Ramban explains that the garments which Aharon HaKohen wore were the begadim, vestments, of the Kohen Gadol. Elazar, his son, was now being inducted into Kehunah Gedolah, High Priesthood, by wearing these vestments. Apparently, he had just concluded his Priestly service by: offering the Korban Tamid shel bein ha’arbaim, afternoon continued offering; burning the Incense; and kindling the menorah. Moshe brought Aharon up to Har Hohor, while he was still wearing the vestments. He then stripped him of them and dressed Elazar.
According to the simple p’shat, plain understanding, Moshe dressed Aharon in tachrichim, burial shrouds. He then removed Elazar’s secular garments and dressed him in sacred vestments. Moshe basically acted as Elazar’s valet, similar to what he did in honor of his original induction into the Priesthood, when he dressed Elazar in the ordinary vestments of the Kohen. The Midrash, however, presents us with a different take on the proceedings. Apparently, Hashem performed miracles for Aharon and Elazar. This is in response to the question: How was Moshe able to strip Aharon of his garments in the proper order, such that they could be put on Elazar? Are not the upper garments always on top, while the under garments remain undergarments? Hashem performed a miracle (indeed, Aharon was the beneficiary of greater miracles in death than in his life) for Aharon, whereby Moshe stripped him of his Priestly garments, and he donned “garments of the Shechinah” (miraculous, supernatural garments) in place of his original garments. Elazar was then dressed in Aharon’s garments. Why did this all take place in such a miraculous manner? It was so that Aharon could be dressed in the Shechinah’s garments, thus allowing for Elazar to be dressed in the regular manner of the Kohen.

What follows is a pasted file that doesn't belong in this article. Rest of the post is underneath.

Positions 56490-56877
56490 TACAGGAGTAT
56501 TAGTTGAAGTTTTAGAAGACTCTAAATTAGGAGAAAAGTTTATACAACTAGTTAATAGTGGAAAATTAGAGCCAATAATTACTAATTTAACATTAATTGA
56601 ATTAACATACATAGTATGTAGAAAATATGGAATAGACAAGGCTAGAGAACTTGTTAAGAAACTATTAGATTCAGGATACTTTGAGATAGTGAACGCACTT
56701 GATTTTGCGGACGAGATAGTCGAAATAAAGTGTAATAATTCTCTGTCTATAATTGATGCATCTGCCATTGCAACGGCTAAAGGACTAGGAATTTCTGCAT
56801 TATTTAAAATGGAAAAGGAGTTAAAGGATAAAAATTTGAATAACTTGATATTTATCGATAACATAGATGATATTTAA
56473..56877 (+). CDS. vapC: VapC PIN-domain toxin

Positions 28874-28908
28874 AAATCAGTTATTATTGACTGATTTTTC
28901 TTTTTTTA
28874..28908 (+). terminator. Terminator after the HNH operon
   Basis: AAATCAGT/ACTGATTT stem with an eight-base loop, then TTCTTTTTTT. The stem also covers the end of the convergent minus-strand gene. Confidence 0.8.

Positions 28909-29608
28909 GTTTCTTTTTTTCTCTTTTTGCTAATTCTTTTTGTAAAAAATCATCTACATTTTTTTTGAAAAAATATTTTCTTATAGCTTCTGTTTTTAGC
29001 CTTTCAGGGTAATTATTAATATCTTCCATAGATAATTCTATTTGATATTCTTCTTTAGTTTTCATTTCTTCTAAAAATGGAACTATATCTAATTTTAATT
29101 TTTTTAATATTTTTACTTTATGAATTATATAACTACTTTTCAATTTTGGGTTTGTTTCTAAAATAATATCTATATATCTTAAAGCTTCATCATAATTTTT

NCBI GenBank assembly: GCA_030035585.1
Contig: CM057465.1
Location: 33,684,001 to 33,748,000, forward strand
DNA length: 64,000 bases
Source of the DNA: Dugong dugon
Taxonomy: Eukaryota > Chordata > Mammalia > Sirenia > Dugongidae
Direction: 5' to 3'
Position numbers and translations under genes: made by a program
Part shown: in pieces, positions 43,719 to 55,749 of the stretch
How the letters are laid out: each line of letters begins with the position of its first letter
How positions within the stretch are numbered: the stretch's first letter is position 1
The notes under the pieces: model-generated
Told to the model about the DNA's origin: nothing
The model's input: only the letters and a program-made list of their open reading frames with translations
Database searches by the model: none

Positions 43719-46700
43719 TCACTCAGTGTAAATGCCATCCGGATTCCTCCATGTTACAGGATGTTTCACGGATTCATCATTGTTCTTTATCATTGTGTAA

Horav Chaim Zaitchik, zl, takes this scenario a drop further. Can one imagine the overwhelming nachas that Aharon experienced when he observed his son dressed in his Priestly vestments? He merited to see his son fill his shoes (so to speak) and ascend to his position as Kohen Gadol. True, it was only for a few moments, just as Aharon was about to take leave of this world. Do we have any idea, however, of the value of a few moments? It was worth it if only to grant Aharon the unique nachas of seeing his son become Kohen Gadol. Knowing that one’s legacy is being adhered to and continued is an invaluable, enviable gift.
We may not forget, says Rav Zaitchik, that just as there is overwhelming value to good, so, too, every minute of pain and suffering, regardless of its nature and intensity, is reckoned in Heaven. Indeed, when someone is experiencing unbearable pain, even a few moments seem like hours. The entire quality of one’s life changes with pain. It makes sense that even a few moments catalyze incredible reward and expiate infractions that would otherwise be much more than we could handle.
Why was Aharon zocheh, warranted, such miraculous Heavenly intervention? What did he do that was so unusual, so special? Furthermore, wherein lies the middah k’neged middah, measure for measure, which is the barometer for Heavenly reward and punishment? I think in keeping with what was previously postulated, whereby a few moments of extreme pain have a different perspective when viewed through the Heavenly lens, we might better understand Aharon’s experience as he lay prepared to leave his mortal self. Aharon’s merit, which rendered him worthy of the extraordinary nachas of seeing his son inducted as Kohen Gadol, wearing the very same vestments that he wore as he served in the Mishkan, was the same manner in which he accepted Hashem’s decree that his two sons, Nadav and Avihu, die an untimely death in a conflagration before Hashem. Aharon just stood there – mute – not uttering a word, not expressing his feelings on his face. It was these few moments of intense pain that engendered the few moments of unsurpassed nachas and joy. Middah k’neged middah.